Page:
One of the first things small business owners (suppliers) need to do to get their products into Pick n Pay, is to make sure that they comply with the legal requirements pertaining to their product and business.
Pick n Pay has a Small Suppliers Toolkit that guides small business owners on how to introduce their products to the retailer.
“This toolkit is the first step for small suppliers to make contact with Pick n Pay,” said Mishinga Seyuba Kombo, Pick n Pay Enterprise and Supplier Development Manager. “It shows you how to develop your product to become a successful and sustainable supplier to Pick n Pay.”
Pick n Pay also has an Enterprise and Supplier Development (ESD) Scheme that assists selected businesses to enter the retail market by providing mentorship and guidance and business development support. This ESD programme ensures that small suppliers are given access to the tools, training and technical expertise.
Retail futurist, Howard Saunders is quoted on Xero.com saying that small brands hold real appeal for modern consumers. “Today’s customers are interested in authenticity – they want products ‘with values, not just value.’
“As a result, chain stores are looking for artisan and craft products from local producers. It gives them kudos and brings shoppers into their stores,” he said.
According to the Pick n Pay website, you must have a registered business that is already operating. You must make sure that your business complies with the industry specific sector laws and regulations such as annual registration of CIPC Annual returns, health and safety, food safety, ethical employment, (skills development levy) and labour practices (UIF and PAYE).
Pick n Pay’s merchandising strategy has the following categories: Groceries and General Merchandise; Bakery; Butchery; fresh Convenience (chilled or frozen ready to eat products); Clothing; Private Brands; Perishables and Fresh Produce.
If you are supplying food products, you will need to comply with Pick n Pay’s mandatory minimum food safety requirements. You will also need to understand how your product fits into Pick n Pay’s merchandising strategy.
Create a solid business plan that includes cash flow projections and financials. It is advisable to seek advice from a professional like an accountant or bookkeeper.
Before giving the green-light for a supplier’s product to be made available on Pick n Pay’s shelves, the supplier must adhere to very strict, product, legal and labelling requirements, which differ from one product category to another.
According to this SME South Africa article, packaging and labelling of products must not mislead or deceive consumers, or make any representation about a supplier or any goods or services unless there are reasonable grounds for believing that the representation is true.
Product labels must contain the following information:
All ingredients and raw materials used in manufacturing your products will be required to have full traceability of the source, quality and shelf life and full ingredients statement.
Where necessary a Certificate of Authenticity will be required and any ingredients claiming to be organic or free range must have the appropriate Certificates of Declaration.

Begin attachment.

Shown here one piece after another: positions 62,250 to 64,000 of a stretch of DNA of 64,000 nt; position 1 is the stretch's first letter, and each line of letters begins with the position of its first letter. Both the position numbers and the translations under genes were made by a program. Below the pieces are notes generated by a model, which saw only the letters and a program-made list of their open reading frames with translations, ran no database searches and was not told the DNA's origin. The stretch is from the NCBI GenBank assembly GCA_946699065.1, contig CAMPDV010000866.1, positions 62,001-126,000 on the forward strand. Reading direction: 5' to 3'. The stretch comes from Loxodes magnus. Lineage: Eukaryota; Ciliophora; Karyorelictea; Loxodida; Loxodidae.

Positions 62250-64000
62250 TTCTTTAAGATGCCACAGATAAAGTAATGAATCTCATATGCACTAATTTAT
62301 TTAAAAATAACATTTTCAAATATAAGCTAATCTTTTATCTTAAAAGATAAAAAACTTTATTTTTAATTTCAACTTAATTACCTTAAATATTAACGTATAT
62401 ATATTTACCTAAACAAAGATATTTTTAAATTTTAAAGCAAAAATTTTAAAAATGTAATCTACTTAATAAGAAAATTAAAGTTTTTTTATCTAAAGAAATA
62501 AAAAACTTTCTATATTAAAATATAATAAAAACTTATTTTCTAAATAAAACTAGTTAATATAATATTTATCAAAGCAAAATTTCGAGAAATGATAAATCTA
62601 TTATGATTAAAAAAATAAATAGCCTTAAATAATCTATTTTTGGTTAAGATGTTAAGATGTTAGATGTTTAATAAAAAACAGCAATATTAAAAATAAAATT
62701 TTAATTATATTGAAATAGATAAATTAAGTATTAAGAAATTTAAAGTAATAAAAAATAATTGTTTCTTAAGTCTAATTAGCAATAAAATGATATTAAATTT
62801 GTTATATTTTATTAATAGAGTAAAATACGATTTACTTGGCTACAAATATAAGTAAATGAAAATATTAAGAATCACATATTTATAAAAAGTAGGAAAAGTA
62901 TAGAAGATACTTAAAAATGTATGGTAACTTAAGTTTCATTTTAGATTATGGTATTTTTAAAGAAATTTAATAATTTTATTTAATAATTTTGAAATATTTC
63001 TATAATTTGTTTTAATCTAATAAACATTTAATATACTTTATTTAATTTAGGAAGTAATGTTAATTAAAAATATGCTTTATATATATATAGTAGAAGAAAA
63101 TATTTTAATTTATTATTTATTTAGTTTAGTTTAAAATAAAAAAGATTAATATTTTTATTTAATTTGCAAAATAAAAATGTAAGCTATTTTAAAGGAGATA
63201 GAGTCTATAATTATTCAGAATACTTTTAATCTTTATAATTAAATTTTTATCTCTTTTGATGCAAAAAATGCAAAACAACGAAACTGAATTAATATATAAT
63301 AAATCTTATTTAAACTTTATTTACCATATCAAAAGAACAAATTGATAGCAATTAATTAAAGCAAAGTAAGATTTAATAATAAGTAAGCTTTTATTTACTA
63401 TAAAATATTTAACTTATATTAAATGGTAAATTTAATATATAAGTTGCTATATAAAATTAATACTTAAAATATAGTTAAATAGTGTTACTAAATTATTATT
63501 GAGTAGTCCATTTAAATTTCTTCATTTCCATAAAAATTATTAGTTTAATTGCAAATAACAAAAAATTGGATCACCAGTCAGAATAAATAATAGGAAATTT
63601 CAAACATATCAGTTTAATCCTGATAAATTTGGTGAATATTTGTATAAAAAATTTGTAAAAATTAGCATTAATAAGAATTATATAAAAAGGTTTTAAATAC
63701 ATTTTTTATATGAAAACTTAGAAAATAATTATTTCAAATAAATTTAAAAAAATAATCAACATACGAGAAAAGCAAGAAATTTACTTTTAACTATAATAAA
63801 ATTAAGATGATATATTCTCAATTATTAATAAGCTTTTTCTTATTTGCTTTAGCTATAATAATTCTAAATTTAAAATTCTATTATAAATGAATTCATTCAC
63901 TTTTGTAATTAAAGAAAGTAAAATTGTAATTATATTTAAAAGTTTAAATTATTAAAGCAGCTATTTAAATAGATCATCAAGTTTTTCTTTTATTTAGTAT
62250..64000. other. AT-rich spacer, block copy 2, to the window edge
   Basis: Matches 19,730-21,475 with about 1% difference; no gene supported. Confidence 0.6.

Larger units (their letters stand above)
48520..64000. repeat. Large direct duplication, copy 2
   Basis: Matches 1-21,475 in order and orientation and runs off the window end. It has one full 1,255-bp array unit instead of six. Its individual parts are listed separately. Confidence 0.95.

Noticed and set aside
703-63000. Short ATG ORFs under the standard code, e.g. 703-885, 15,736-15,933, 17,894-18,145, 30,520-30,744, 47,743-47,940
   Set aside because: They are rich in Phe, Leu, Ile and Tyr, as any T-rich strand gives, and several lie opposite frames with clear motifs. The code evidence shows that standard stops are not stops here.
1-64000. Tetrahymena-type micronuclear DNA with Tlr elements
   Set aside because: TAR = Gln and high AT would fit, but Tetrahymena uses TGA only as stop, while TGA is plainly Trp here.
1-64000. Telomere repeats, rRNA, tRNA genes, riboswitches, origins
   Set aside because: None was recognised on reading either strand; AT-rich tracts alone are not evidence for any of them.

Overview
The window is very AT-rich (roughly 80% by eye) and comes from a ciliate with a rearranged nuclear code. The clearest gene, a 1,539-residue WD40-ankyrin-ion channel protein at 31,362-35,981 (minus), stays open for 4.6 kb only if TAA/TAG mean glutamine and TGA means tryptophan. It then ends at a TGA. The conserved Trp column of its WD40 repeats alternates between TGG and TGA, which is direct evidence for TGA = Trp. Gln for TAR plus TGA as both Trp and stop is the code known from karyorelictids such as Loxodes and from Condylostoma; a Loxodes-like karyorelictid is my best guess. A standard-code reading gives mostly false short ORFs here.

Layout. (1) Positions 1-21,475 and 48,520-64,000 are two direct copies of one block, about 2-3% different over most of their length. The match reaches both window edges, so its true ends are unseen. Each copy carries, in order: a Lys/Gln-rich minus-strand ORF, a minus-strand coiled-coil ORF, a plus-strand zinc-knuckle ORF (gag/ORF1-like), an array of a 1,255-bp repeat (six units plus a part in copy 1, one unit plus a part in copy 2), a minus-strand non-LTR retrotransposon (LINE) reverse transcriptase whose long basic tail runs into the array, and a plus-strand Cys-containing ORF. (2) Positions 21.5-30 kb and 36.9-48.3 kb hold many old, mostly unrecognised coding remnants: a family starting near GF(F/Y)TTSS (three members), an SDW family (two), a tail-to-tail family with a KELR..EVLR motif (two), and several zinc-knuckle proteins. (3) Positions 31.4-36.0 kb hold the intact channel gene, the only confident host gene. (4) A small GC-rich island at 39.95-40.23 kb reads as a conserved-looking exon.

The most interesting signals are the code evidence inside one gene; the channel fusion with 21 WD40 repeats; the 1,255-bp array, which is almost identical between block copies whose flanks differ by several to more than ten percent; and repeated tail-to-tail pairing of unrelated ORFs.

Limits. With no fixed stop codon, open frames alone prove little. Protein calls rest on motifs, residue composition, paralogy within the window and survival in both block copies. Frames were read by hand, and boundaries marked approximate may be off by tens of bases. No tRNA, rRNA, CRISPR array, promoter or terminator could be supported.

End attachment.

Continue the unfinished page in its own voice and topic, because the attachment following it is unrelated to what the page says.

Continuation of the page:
If the relevant Pick n Pay category buyer is satisfied and indicates that they would like to list your food product, your facility will be required to meet the minimum food safety standards and undergo a Food Safety Audit.
This audit includes the following key requirements; requirements for safe food production, quality management systems, factory capabilities and supply chain management.
The Foodstuffs Cosmetics’ and Disinfectants Act covers labelling, ingredient declarations the use of things like additives, preservatives and colourants.
In South Africa, various laws govern the food safety aspects of a product. If you are producing a product with agricultural raw materials you need to be familiar with the various regulations of the Department of Agriculture.
All Pick n Pay listed products must be produced in a facility that has been independently audited by an independent third party auditing company. The auditing process is managed and conducted in line with International Standards Organisation (ISO) ISO 17021 and ISO 19011 requirements, which ensures auditor competence and impartiality.
The audit standards are based on the standards required by the Consumer Goods Forum and are available from the Global Food Safety Initiative Guidance Document. Note that the requirements vary if supplying own brand products or Pick n Pay Private label products.
Once you are listed as a small supplier, you would need to register your company on the Pick n Pay Portal. The Pick n Pay Portal is a free service for all Pick n Pay suppliers (vendors).
The portal manages suppliers trading documents, article information and cost prices. The portal enables you to manage your business with Pick n Pay successfully and assists with the process of planning and tracking your business transactions.
You will need to have your Value Added Tax (VAT) number, your Global Location Number (GLN) and product barcode ready.
The specific category buyer will be able to guide and advise you on delivery and logistics.
If you meet our internal criteria, you will be required to deliver directly to their centralised distribution centers (DC’s) in Cape Town and Johannesburg. Deliveries will be direct to store in KwaZulu-Natal and Eastern Cape until the DC’s have been built in these regions.
Source: Pick n Pay